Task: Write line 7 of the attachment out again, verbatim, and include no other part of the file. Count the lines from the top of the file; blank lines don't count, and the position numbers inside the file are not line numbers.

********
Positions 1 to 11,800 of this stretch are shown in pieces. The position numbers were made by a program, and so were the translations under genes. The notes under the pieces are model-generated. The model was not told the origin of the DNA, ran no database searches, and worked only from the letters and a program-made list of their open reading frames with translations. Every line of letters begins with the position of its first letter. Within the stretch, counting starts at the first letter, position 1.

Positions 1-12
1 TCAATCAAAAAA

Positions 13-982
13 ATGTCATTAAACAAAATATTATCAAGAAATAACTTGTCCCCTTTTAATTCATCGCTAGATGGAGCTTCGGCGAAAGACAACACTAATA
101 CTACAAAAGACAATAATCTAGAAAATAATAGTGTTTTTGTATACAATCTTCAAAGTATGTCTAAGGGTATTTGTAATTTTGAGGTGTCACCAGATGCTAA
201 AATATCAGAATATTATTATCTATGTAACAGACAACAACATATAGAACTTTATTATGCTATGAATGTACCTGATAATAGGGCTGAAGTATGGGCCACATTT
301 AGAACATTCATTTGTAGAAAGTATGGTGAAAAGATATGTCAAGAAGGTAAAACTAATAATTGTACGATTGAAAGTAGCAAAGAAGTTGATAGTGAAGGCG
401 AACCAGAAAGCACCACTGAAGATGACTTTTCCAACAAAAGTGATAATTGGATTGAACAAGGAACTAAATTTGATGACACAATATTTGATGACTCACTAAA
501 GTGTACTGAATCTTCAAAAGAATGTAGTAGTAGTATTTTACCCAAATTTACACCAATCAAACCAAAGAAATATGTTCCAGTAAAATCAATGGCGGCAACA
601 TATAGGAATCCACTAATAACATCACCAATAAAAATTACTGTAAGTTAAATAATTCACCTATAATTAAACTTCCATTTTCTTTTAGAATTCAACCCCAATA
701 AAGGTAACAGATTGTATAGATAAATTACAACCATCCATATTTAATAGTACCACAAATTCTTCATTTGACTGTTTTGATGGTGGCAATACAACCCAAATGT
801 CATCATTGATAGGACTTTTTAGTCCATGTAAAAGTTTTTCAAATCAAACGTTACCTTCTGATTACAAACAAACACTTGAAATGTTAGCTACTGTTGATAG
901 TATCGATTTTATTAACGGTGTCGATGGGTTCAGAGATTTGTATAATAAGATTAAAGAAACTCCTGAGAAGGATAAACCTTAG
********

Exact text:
201 AATATCAGAATATTATTATCTATGTAACAGACAACAACATATAGAACTTTATTATGCTATGAATGTACCTGATAATAGGGCTGAAGTATGGGCCACATTT